Born in Tennessee and later trained at A. B. Simpson’s Missionary Training Institute, Simpson (no relation to A. B. Simpson) and several other Christian and Missionary Alliance (C&MA) missionaries traveled to China in 1892, hoping to evangelize in Tibet. Identifying with the Pentecostal movement, Simpson left the C&MA in 1916. After two years in the United States, he and his family returned to China in 1918 as Assemblies of God (AG) missionaries. Over the years, Simpson evangelized widely and focused his efforts on the training of Chinese clergy; he remained in China until 1949. In retirement in the United States he continued to promote missions. His son, William EkvalI Simpson, also an AG missionary; died at the hands of bandits on the Tibetan-Chinese border in 1932.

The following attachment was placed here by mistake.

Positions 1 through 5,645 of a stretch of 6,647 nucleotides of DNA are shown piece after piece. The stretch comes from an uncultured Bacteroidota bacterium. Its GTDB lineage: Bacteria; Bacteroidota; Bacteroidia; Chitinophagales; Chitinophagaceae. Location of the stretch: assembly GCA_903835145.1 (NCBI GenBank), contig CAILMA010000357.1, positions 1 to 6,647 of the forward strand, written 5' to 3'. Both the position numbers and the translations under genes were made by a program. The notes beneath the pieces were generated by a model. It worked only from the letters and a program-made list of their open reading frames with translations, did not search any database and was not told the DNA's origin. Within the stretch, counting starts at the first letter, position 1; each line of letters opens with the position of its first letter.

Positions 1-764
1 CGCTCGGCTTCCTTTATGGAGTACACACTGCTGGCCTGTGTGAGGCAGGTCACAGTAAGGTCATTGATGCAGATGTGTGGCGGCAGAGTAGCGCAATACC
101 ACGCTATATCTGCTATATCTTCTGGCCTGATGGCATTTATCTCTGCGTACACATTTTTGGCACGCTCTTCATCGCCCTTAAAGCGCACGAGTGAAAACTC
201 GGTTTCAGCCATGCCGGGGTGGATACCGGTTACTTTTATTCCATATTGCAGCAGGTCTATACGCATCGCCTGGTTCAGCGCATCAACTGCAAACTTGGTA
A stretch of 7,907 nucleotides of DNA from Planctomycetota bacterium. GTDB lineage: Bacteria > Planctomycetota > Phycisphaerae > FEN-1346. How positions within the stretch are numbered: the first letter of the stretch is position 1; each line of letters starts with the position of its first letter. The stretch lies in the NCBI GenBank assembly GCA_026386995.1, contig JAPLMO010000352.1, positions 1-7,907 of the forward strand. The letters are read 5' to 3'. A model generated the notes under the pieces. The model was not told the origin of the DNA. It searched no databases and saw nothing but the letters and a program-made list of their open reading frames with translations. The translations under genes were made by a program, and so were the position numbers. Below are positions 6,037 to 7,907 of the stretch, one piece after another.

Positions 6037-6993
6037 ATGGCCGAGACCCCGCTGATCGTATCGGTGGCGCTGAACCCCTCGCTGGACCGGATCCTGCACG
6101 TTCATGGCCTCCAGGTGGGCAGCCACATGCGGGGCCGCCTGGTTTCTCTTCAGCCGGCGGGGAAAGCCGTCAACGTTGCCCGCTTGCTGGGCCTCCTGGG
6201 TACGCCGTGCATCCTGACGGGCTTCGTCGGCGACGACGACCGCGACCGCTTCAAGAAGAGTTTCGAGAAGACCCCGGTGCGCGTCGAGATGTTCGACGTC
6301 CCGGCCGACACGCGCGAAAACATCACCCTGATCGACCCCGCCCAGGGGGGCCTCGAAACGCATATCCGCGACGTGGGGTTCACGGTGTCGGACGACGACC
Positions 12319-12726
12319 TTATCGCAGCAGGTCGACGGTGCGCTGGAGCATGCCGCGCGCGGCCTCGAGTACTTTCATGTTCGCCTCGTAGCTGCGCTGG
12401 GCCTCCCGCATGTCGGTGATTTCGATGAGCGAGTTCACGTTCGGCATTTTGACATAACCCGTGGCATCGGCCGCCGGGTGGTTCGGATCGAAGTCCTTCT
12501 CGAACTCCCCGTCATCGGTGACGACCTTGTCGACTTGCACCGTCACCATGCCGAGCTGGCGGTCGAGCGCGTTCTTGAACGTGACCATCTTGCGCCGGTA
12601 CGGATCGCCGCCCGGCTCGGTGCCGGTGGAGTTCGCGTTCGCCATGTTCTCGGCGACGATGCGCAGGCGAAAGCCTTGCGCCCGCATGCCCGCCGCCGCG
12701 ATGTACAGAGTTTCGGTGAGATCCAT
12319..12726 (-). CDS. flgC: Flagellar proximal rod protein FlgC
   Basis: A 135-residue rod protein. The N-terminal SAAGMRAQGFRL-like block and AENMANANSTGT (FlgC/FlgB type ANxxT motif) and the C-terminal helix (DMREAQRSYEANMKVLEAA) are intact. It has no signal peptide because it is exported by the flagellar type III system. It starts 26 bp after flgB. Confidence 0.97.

This article is reprinted from Biographical Dictionary of Christian Missions, Macmillan Reference USA, copyright (c) 1998 Gerald H. Anderson, by permission of The Gale Group; Wm. B. Eerdmans Publishing Co., Grand Rapids, Michigan. All rights reserved.
- W. W. Simpson, Evangelizing West China (c.1934). Nora Blan, Over Rugged Mountains: W. E. Simpson, Heroes of the Conquest Series no. 8 (n.d.). See also Paul L. King, “Early Alliance Missions in China,” in The Birth of a Vision, David F. Hartzfeld and Charles Nienkirchen, eds. (1986); Gary B. McGee, This Gospel Shall Be Preached: A History and Theology of Assemblies of God Foreign Missions to 1959, vol. 1 (1986); Charles Nienkirchen, A. B. Simpson and the Pentecostal Movement (1992). Simpson’s correspondence and published articles are located at the AG archives, Springfield, Missouri.